Cellular Biology, Issue 78, Transcription Factors, Vitamin D, Drug Discovery, Enzyme-Linked Immunosorbent Assay (ELISA), DNA-binding, transcription factor, drug screening, antibody
Human In Vitro Suppression as Screening Tool for the Recognition of an Early State of Immune Imbalance
Institutions: Medical College of Wisconsin , Medical College of Wisconsin , Medical College of Wisconsin .
Regulatory T cells (Tregs) are critical mediators of immune tolerance to self-antigens. In addition, they are crucial regulators of the immune response following an infection. Despite efforts to identify unique surface marker on Tregs, the only unique feature is their ability to suppress the proliferation and function of effector T cells. While it is clear that only in vitro
assays can be used in assessing human Treg function, this becomes problematic when assessing the results from cross-sectional studies where healthy cells and cells isolated from subjects with autoimmune diseases (like Type 1 Diabetes-T1D) need to be compared. There is a great variability among laboratories in the number and type of responder T cells, nature and strength of stimulation, Treg:responder ratios and the number and type of antigen-presenting cells (APC) used in human in vitro
suppression assays. This variability makes comparison between studies measuring Treg function difficult. The Treg field needs a standardized suppression assay that will work well with both healthy subjects and those with autoimmune diseases. We have developed an in vitro
suppression assay that shows very little intra-assay variability in the stimulation of T cells isolated from healthy volunteers compared to subjects with underlying autoimmune destruction of pancreatic β-cells. The main goal of this piece is to describe an in vitro
human suppression assay that allows comparison between different subject groups. Additionally, this assay has the potential to delineate a small loss in nTreg function and anticipate further loss in the future, thus identifying subjects who could benefit from preventive immunomodulatory therapy1
. Below, we provide thorough description of the steps involved in this procedure. We hope to contribute to the standardization of the in vitro
suppression assay used to measure Treg function. In addition, we offer this assay as a tool to recognize an early state of immune imbalance and a potential functional biomarker for T1D.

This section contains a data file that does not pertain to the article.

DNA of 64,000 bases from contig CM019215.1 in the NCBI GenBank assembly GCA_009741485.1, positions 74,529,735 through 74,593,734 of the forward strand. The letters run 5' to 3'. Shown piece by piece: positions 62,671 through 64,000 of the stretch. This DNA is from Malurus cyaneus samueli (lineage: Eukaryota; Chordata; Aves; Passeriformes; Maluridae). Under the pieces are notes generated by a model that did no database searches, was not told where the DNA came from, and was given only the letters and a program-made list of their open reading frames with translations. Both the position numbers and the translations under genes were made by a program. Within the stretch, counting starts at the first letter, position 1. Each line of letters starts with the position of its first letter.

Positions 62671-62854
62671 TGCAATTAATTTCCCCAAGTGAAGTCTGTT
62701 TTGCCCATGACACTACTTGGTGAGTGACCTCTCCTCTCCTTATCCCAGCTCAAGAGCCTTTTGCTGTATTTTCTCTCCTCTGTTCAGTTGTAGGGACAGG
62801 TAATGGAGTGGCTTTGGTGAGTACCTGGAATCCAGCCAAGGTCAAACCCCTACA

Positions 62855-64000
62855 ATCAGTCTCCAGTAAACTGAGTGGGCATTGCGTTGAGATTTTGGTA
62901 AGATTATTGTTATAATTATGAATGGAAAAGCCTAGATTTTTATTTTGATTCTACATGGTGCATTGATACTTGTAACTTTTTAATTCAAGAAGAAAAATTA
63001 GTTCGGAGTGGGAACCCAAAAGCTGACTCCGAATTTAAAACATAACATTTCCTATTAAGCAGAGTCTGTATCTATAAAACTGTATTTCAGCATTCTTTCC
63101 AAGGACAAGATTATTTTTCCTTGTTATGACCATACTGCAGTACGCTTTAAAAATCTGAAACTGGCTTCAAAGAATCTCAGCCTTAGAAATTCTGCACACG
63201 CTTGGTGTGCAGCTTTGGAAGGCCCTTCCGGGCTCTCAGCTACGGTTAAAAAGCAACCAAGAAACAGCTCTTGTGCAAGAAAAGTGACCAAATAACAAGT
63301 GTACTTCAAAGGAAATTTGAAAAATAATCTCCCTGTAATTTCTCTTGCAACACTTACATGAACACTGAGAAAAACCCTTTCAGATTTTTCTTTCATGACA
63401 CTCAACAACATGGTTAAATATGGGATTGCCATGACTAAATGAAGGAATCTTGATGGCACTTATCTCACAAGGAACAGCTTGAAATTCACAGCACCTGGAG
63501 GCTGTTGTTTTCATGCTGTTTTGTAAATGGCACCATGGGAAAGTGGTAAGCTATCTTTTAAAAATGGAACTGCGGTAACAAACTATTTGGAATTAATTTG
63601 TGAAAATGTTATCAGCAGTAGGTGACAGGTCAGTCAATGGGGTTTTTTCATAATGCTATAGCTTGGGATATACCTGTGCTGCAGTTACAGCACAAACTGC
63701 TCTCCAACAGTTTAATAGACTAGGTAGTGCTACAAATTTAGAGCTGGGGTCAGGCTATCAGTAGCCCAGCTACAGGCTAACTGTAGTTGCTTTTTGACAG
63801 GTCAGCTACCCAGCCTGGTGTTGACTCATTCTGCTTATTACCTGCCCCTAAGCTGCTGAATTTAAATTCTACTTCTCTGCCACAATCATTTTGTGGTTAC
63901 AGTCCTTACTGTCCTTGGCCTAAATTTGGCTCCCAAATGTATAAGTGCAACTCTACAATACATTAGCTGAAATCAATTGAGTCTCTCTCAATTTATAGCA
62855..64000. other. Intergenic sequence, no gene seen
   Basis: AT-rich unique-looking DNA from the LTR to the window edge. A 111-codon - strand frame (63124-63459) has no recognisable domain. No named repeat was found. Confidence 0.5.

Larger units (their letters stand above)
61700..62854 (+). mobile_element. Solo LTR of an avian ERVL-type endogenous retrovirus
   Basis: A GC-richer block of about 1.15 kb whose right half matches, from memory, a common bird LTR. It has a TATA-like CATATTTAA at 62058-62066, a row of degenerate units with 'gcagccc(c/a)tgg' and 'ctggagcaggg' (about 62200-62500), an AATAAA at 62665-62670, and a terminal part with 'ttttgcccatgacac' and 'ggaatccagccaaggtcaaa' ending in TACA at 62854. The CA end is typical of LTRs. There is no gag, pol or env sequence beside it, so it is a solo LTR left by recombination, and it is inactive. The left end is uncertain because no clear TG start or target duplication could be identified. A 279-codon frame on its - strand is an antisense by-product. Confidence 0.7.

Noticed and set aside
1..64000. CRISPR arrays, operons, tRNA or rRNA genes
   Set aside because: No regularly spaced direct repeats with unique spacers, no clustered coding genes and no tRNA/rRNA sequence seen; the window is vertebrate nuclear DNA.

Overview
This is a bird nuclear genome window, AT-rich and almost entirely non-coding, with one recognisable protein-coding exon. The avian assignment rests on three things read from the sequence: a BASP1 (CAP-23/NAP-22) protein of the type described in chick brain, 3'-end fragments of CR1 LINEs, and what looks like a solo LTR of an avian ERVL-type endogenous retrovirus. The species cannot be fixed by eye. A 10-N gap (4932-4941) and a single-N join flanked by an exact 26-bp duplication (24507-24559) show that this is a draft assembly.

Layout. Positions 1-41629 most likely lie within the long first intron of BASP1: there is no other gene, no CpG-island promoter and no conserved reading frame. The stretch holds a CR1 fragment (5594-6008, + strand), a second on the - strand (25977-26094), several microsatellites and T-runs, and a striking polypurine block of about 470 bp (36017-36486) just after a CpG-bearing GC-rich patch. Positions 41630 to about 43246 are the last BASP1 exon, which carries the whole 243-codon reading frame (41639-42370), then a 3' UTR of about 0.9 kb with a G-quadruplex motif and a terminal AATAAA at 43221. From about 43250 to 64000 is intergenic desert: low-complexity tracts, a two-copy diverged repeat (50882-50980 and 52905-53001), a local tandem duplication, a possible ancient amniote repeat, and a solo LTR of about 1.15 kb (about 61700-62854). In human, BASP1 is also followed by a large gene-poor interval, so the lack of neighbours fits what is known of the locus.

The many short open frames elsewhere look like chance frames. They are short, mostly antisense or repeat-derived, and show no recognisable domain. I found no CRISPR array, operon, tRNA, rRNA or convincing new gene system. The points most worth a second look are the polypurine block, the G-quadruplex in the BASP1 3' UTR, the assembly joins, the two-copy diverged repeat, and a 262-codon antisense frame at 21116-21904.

Immunology, Issue 53, suppression, regulatory T cells, Tregs, activated T cells, autoimmune disease, Type 1 Diabetes (T1D)
Analysis of Nephron Composition and Function in the Adult Zebrafish Kidney
Institutions: University of Notre Dame.
The zebrafish model has emerged as a relevant system to study kidney development, regeneration and disease. Both the embryonic and adult zebrafish kidneys are composed of functional units known as nephrons, which are highly conserved with other vertebrates, including mammals. Research in zebrafish has recently demonstrated that two distinctive phenomena transpire after adult nephrons incur damage: first, there is robust regeneration within existing nephrons that replaces the destroyed tubule epithelial cells; second, entirely new nephrons are produced from renal progenitors in a process known as neonephrogenesis. In contrast, humans and other mammals seem to have only a limited ability for nephron epithelial regeneration. To date, the mechanisms responsible for these kidney regeneration phenomena remain poorly understood. Since adult zebrafish kidneys undergo both nephron epithelial regeneration and neonephrogenesis, they provide an outstanding experimental paradigm to study these events. Further, there is a wide range of genetic and pharmacological tools available in the zebrafish model that can be used to delineate the cellular and molecular mechanisms that regulate renal regeneration. One essential aspect of such research is the evaluation of nephron structure and function. This protocol describes a set of labeling techniques that can be used to gauge renal composition and test nephron functionality in the adult zebrafish kidney. Thus, these methods are widely applicable to the future phenotypic characterization of adult zebrafish kidney injury paradigms, which include but are not limited to, nephrotoxicant exposure regimes or genetic methods of targeted cell death such as the nitroreductase mediated cell ablation technique. Further, these methods could be used to study genetic perturbations in adult kidney formation and could also be applied to assess renal status during chronic disease modeling.
Cellular Biology, Issue 90,
zebrafish; kidney; nephron; nephrology; renal; regeneration; proximal tubule; distal tubule; segment; mesonephros; physiology; acute kidney injury (AKI)
A Restriction Enzyme Based Cloning Method to Assess the In vitro Replication Capacity of HIV-1 Subtype C Gag-MJ4 Chimeric Viruses
Institutions: Emory University, Emory University.
The protective effect of many HLA class I alleles on HIV-1 pathogenesis and disease progression is, in part, attributed to their ability to target conserved portions of the HIV-1 genome that escape with difficulty. Sequence changes attributed to cellular immune pressure arise across the genome during infection, and if found within conserved regions of the genome such as Gag, can affect the ability of the virus to replicate in vitro
. Transmission of HLA-linked polymorphisms in Gag to HLA-mismatched recipients has been associated with reduced set point viral loads. We hypothesized this may be due to a reduced replication capacity of the virus. Here we present a novel method for assessing the in vitro
replication of HIV-1 as influenced by the gag
gene isolated from acute time points from subtype C infected Zambians. This method uses restriction enzyme based cloning to insert the gag
gene into a common subtype C HIV-1 proviral backbone, MJ4. This makes it more appropriate to the study of subtype C sequences than previous recombination based methods that have assessed the in vitro
replication of chronically derived gag-pro